Age, Biography and Wiki

Nigel Pearson was born on 21 August, 1963 in Nottingham, United Kingdom. Discover Nigel Pearson's Biography, Age, Height, Physical Stats, Dating/Affairs, Family and career updates. Learn How rich is He in this year and how He spends money? Also learn how He earned most of networth at the age of 57 years old?

Popular As N/A
Occupation N/A
Age 58 years old
Zodiac Sign Leo
Born 21 August 1963
Birthday 21 August
Birthplace Nottingham, United Kingdom
Nationality United Kingdom

We recommend you to check the complete list of Famous People born on 21 August. He is a member of famous with the age 58 years old group.

Nigel Pearson Height, Weight & Measurements

At 58 years old, Nigel Pearson height is 185 cm .

Physical Status
Height 185 cm
Weight Not Available
Body Measurements Not Available
Eye Color Not Available
Hair Color Not Available

Dating & Relationship status

He is currently single. He is not dating anyone. We don't have much information about He's past relationship and any previous engaged. According to our Database, He has no children.

Family
Parents Not Available
Wife Not Available
Sibling Not Available
Children James Pearson, Hannah Pearson

Nigel Pearson Net Worth

His net worth has been growing significantly in 2020-2021. So, how much is Nigel Pearson worth at the age of 58 years old? Nigel Pearson’s income source is mostly from being a successful . He is from United Kingdom. We have estimated Nigel Pearson's net worth, money, salary, income, and assets.

Net Worth in 2021 $1 Million - $5 Million
Salary in 2020 Under Review
Net Worth in 2019 Pending
Salary in 2019 Under Review
House Not Available
Cars Not Available
Source of Income

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Timeline

2019

Pearson was appointed Watford manager on 6 December 2019 on a season-long contract. He was their third manager of the season after Javi Gracia and Quique Sánchez Flores. On Saturday, 29 February 2020, with Pearson as manager, Watford beat Liverpool 3-0. This was the first time in 44 games that Liverpool had lost in the Premier League.

2017

After losing out on the managerial role at his former club Middlesbrough to Garry Monk, Pearson was appointed as the manager of Belgian First Division B side Oud-Heverlee Leuven on 22 September 2017. He was sacked on 3 February 2019.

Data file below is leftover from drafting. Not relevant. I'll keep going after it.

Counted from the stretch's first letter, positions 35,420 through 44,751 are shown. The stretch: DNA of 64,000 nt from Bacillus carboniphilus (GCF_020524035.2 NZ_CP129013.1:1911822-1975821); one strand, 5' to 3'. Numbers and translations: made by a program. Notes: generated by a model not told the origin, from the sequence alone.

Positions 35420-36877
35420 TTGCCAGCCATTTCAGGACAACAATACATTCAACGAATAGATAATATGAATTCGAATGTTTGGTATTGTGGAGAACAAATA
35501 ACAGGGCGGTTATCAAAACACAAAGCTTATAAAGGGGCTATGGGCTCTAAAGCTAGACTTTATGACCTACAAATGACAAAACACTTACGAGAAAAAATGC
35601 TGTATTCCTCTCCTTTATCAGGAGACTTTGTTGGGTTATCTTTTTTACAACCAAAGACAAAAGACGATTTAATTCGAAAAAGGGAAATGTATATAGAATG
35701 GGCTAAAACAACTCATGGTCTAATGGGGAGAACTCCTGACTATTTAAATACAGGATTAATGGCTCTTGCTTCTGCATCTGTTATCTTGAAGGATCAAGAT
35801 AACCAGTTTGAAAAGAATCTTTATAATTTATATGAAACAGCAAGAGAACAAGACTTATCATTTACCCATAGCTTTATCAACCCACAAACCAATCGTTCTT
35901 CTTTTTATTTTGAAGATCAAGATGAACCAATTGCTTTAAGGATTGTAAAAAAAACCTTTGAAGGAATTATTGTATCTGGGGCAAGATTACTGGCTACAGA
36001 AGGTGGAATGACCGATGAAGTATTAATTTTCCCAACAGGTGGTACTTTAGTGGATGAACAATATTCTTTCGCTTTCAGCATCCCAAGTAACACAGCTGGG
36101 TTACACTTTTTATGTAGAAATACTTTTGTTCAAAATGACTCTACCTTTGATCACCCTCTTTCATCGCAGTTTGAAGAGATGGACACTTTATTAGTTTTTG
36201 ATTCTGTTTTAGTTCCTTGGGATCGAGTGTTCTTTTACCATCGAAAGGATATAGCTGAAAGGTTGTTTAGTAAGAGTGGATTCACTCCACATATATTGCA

2016

After a year out of football, Pearson was appointed manager of Championship team Derby County on a three-year contract on 27 May 2016. On 27 September 2016, Pearson was suspended by the club pending an internal investigation following a row with owner Mel Morris. It was later claimed that the row began with Pearson's objection to Morris's use of drones to observe training sessions. Pearson left the club by mutual consent on 8 October 2016, with Derby 20th in the Championship.

2015

In February 2015, following a home defeat by Crystal Palace in a game in which, at one point, Pearson put his hands around Palace's James McArthur's neck, while on the ground, the press reported that Pearson had been sacked. In a "night of confusion," it was reported by The Guardian that club staff, and even Pearson himself, had been told that he was sacked. However, the same evening, the club issued a statement stating that such claims were "inaccurate and without foundation." Following victories against West Ham United, West Brom, Swansea City and Burnley, with just one defeat, against Chelsea, during the month of April 2015, Pearson won the Premier League Manager of the Month for the first time. On 29 April 2015, following a 3–1 defeat to Chelsea, Pearson was again embroiled in controversy, when he called a journalist an "ostrich", "stupid" and "daft" during a post-match news conference. He apologised for his comments the following day.

On 16 May 2015, Leicester City confirmed their Premier League status following a goalless draw with Sunderland, becoming only the third team to escape relegation having been bottom at Christmas. Leicester finished the season in 14th place.

On 30 June 2015, however, Pearson was sacked, with the club stating that "the working relationship between Nigel and the Board was no longer viable." The sacking was linked to his son James's role in an alleged racist sex tape made by three Leicester City reserve players in Thailand during a post-season tour. He was replaced at Leicester City by Claudio Ranieri, who took Leicester to the Premier League title the following year as 5000–1 outsiders. Sports journalists gave Pearson credit for building the team that won the title, as did player Riyad Mahrez.

2014